Books

C.J. Janovy

Kansas City author Christine Taylor-Butler is an advocate for more diversity in children’s and young adult literature. She has written more than 70 books, most of them for Scholastic, the massive publisher of books and educational materials for kids. Taylor-Butler spoke with me about her newest book,  The Lost Tribes, and how she quit her management job to be a full-time writer.

Little, Brown and Company

If we learned anything from the David and Goliath legend, it's that underdogs can win, right? On this edition of Up To Date, journalist, author and critical thinker Malcolm Gladwell speaks with Steve Kraske about the traditional understandings of the weak and the powerful. Plus, the advantages of thinking outside the box. 

University of California Press

KU professors wrote a lot of books about arts and culture last year.

They wrote about painters Georgia O'Keeffe and Albert Bloch, about composer Stephen Schwartz (Godspell, Wicked), film legends Douglas Fairbanks and Peter Weir. They wrote books of short stories and poetry. They wrote about heavier topics such as aging among minorities, transgender rights, African literature and environmental justice. One wrote a historical dictionary of Russian and Soviet foreign policy.

In all, faculty in the arts, humanities and social sciences wrote 32 books in 2014. On Tuesday afternoon, the Hall Center for the Humanities recognized them at its Annual Celebration of Books.

“We are a research university,” Hall Center Director Victor Bailey emphasized.

Bailey said he wished all of the faculty members whose books were for sale at the back of the room could speak, but instead he introduced three who would give short presentations, as if proxies for their research peers.

In May 1915, a German U-boat sunk one of the world's greatest ocean liners, the Lusitania. Erik Larson's new book, Dead Wake: the Last Crossing of the Lusitania, maps the tale known to many as the event that launched America into the Great War. On this edition of Up to Date, Steve Kraske talks with Erik Larson about his research process, the captains behind the ships involved, and the mystery of Room 40.

Guest:

From Narnia to The Hunger Games, young adult literature has an age-old obsession with right versus wrong. But moral conundrums on teens' bookshelves are more complex than ever. What does the changing moral landscape say about growing up today?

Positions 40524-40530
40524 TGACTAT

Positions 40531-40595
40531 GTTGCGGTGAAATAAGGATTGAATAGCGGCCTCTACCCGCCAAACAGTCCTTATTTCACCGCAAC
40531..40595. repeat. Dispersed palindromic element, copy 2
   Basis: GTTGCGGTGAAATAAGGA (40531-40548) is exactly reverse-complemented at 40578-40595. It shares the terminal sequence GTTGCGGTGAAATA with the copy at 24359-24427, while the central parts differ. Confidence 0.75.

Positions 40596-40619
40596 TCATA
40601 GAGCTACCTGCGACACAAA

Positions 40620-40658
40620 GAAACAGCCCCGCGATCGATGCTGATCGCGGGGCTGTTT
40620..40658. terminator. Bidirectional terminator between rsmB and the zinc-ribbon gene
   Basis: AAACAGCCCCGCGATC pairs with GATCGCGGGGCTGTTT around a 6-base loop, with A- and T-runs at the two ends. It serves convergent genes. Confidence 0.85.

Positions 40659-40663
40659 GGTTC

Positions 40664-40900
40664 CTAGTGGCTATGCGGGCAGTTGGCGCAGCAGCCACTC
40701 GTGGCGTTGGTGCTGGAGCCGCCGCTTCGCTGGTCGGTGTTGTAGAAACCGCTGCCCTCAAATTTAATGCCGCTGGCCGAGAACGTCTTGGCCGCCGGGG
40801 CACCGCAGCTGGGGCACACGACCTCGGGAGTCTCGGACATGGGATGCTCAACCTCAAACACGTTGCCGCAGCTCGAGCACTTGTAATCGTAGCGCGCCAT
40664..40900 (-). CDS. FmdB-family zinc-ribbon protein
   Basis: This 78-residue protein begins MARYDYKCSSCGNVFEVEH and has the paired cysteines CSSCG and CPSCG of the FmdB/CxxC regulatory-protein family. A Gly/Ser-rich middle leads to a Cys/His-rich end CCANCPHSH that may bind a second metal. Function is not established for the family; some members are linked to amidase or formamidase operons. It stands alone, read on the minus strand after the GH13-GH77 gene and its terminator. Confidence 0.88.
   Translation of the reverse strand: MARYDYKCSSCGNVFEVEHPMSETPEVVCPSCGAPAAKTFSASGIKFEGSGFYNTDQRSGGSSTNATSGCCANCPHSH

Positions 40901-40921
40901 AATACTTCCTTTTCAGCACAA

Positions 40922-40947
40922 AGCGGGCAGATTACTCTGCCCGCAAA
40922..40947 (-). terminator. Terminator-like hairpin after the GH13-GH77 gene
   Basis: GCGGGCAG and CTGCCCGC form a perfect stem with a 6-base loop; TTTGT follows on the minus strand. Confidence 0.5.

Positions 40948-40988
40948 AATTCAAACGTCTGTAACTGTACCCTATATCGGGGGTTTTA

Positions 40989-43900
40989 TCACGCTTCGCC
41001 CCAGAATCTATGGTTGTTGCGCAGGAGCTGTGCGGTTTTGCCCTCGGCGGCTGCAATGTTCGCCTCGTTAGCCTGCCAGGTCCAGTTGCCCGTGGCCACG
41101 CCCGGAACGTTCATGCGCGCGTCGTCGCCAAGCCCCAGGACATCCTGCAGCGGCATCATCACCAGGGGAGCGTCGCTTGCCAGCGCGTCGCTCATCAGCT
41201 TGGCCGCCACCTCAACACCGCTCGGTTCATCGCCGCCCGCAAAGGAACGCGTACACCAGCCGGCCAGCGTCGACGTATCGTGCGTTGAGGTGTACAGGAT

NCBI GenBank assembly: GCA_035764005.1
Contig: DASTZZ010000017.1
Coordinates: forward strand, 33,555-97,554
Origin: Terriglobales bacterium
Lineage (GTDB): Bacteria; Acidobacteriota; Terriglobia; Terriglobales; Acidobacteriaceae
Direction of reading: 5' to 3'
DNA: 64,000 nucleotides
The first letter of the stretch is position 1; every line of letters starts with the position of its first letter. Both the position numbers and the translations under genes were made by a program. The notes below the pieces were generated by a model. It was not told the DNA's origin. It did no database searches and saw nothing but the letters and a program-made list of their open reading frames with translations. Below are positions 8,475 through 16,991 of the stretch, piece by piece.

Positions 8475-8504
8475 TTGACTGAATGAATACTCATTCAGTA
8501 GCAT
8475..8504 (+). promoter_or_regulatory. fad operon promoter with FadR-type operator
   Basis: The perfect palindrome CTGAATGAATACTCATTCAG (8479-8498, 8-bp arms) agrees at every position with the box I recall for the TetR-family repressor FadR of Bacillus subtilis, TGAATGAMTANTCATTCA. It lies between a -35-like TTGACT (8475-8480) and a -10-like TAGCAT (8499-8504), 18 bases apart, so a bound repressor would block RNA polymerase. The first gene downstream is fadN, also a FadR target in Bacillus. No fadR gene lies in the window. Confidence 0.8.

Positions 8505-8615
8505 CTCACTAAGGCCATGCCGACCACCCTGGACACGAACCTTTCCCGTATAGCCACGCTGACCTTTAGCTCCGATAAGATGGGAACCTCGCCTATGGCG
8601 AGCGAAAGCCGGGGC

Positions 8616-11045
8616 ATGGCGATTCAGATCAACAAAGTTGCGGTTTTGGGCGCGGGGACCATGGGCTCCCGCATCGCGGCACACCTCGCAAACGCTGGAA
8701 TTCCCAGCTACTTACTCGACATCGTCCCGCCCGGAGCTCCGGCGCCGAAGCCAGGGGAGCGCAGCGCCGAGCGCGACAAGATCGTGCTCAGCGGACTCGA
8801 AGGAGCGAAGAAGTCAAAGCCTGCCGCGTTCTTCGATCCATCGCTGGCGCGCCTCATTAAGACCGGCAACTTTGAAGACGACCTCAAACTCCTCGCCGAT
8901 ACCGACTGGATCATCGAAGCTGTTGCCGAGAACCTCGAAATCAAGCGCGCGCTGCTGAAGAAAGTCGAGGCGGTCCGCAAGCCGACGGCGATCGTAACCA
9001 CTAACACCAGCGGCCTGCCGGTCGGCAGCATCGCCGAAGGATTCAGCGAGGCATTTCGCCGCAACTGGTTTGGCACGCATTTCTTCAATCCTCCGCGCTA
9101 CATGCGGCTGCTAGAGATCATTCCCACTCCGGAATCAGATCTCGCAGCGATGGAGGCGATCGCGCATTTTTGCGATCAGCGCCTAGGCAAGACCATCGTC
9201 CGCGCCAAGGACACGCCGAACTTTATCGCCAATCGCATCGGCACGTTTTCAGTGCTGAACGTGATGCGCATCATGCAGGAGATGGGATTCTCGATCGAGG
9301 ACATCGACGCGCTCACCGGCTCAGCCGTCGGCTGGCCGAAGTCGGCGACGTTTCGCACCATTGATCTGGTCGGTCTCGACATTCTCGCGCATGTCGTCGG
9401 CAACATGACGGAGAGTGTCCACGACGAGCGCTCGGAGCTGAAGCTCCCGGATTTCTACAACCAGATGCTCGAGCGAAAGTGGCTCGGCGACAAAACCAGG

Guests: 

  • Melissa Lenos, associate professor of English, Donnelly College
  • Naphtali Faris, early literacy manager, The Kansas City Public Library

For good or bad, we have all told lies and been lied to. On this edition of Up to Date, we talk with philosopher and author Clancy Martin about the impact of lies on love and how deceiving those we love can help preserve our most intimate relationships. 

Guest:

  • Clancy Martin is a professor of philosophy at UMKC and the author of Love and Lies: An Essay on Truthfulness, Deceit, and the Growth and Care of Erotic Love.
Cody Newill / KCUR

Los Angeles based performance and visual artist Tim Youd has taken up residence in Kansas City for the next three weeks to re-type two novels set in the city.

Youd is re-typing Evan Connell's novels "Mrs. Bridge" and "Mr. Bridge," two books that depict Kansas City's upper-middle class in the 1920s and 30s. The performance is part of a larger project where Youd visits a city and reproduces a book written or set there on just two pages of paper. 

Gayle Levy / courtesy of the author

In 2006, Whitney Terrell experienced the conflict in Iraq first-hand as an embedded reporter — and wrote about it for NPR, Slate, and The Washington Post. 

University of Missouri Press

  Any prominent public figure has private citizens supporting him or her without much recognition. The name Grenville Clark may not roll off your tongue, but the people he supported-- including both presidential Roosevelts-- changed the history of the United States.  

Guest:

  • Nancy Peterson Hill, author of A Very Private Public Citizen: The Life of Grenville Clark

  When it comes to personal technology in America, Google and Apple are locked in a battle of the titans for supremacy. We take a look at that fierce competition, and the risks each is willing to take, in their quest to be on top.

Guest:

  • Fred Vogelstein, author of Dogfight: How Apple and Google Went to War and Started a Revolution

HEAR MORE: Fred Vogelstein speaks at 6:30 p.m. Jan. 28 at the Central branch of the Kansas City Public Library.

After spending his childhood in abject poverty, Dr. William Reed eventually climbed his way to director of Cardiac Surgery at KU Medical Center. In his new book, The Pulse of Hope: A Surgeon's Memoirs from Poverty to Prosperity, Reed reflects on his long journey.

HEAR MORE: Dr. Reed will speak Tuesday Jan. 27, at 7 p.m. at Unity Temple on the Plaza. For information on the event, click here.

"Problems are the gasoline that runs the self-help car." So says David Wayne Reed, who wrote the play Help Yourself. On the heels of a discussion of this darkly humorous new play, a librarian and a psychologist discuss the self-help genre, its history and the human condition that fuels it. Is change possible? And when might acceptance be just as important?

Guests:

Patrick Quick / KCUR

It’s cold outside, so now is the perfect time to curl up with a good book.

Central Standard took the opportunity to seek out some of the best books about Kansas City history. After all, even if you can't get outside to explore the city, you can still do it from the comfort of your home.

Local historian Monroe Dodd and Missouri Valley Special Collections manager Eli Paul gave us their recommendations of the best books for local history lovers, focusing on those that are a really good read.